In 2002, the company Sanofi-Synthelabo advertised its hypnotic drug Zolpidem in the Qantas airline magazine. After a complaint was lodged, Sanofi-Synthelabo was found to have breached the code and fined $A50,000. But it is unknown how many travellers had bought or asked to be prescribed the drug after reading the magazine.
More harm than good
Direct-to-consumer advertising contributes significantly to profits of pharmaceutical companies. Despite what advocates of such ads might say, the priority is likely to be profits, rather than provision of information. To attract sales, companies can misrepresent the benefits of their products and downplay risks.
In New Zealand, support is growing for direct-to-consumer advertising in the name of “consumer choice”. This is concerning as these new and expensive branded medications may, at best, have only marginally better results than their generic counterparts.
While a need for information about medication clearly exists, there is a more immediate need to protect the integrity of medical professionals who are being pressured to prescribe certain medication.
A study of 3,200 general practitioners in New Zealand revealed nearly 70% (or 35% of all GPs in New Zealand) reported having felt pressured by patients to prescribe advertised medicines. Such pressure may prevent doctors from considering treatment alternatives.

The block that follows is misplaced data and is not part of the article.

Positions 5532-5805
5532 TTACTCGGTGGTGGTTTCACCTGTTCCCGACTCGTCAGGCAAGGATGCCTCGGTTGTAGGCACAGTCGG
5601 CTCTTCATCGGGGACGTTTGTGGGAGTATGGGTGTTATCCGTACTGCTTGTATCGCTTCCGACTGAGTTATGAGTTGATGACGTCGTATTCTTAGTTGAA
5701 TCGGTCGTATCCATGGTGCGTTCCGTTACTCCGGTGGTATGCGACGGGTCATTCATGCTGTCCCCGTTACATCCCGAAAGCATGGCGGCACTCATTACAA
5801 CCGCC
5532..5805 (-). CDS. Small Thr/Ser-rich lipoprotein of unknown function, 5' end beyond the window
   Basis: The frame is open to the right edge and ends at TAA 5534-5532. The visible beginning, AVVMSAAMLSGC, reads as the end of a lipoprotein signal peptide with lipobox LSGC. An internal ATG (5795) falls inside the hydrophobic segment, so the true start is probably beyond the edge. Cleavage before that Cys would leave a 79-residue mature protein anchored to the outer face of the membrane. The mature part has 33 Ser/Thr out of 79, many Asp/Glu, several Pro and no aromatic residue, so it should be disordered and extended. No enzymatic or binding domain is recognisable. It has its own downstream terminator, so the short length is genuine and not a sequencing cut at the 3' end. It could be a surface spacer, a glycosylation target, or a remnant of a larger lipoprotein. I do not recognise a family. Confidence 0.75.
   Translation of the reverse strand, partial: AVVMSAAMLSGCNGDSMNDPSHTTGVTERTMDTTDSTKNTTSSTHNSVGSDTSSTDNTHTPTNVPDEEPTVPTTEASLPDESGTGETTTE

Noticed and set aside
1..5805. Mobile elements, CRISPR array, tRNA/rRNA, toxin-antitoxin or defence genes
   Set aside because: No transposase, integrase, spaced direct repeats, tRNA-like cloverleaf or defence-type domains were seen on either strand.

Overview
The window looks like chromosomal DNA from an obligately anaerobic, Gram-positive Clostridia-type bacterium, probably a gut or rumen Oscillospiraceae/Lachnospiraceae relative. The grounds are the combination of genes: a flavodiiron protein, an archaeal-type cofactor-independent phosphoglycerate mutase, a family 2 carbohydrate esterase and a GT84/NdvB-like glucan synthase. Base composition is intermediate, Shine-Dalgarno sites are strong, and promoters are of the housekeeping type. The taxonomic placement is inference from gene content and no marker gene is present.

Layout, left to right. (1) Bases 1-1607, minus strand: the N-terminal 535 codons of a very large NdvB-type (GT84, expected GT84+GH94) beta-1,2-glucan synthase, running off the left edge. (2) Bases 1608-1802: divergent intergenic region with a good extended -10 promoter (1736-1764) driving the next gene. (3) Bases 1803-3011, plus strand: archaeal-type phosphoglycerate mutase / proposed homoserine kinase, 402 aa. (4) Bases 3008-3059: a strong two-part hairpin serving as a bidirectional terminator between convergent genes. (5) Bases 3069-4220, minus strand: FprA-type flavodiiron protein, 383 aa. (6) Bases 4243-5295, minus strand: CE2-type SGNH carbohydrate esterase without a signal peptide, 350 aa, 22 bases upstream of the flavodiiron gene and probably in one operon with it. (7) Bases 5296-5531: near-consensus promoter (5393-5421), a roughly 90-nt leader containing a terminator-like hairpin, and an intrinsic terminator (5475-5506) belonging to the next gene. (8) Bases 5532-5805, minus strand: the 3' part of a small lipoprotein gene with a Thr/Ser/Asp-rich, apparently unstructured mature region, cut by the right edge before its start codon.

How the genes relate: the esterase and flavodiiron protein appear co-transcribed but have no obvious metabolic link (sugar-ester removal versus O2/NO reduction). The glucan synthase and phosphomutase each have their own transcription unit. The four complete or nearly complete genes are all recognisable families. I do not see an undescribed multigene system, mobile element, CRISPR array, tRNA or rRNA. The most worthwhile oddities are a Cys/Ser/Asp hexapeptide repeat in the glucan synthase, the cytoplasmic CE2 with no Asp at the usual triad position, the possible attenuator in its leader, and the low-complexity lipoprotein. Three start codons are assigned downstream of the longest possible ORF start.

Another study showed doctors felt direct-to-consumer ads could be detrimental to their relationships with patients. Patients may also engage in “doctor shopping” to get the prescription they want.
Health professionals and politicians in Australia and New Zealand must hold the pharmaceutical and advertising industries to account on how they market prescription medicines.
Even in the US, thanks in part to Kim Kardashian, questions are being asked about the “serious problem” of direct-to-consumer advertising.
Claire Meehan does not work for, consult, own shares in or receive funding from any company or organization that would benefit from this article, and has disclosed no relevant affiliations beyond the academic appointment above.
Authors: The Conversation Contributor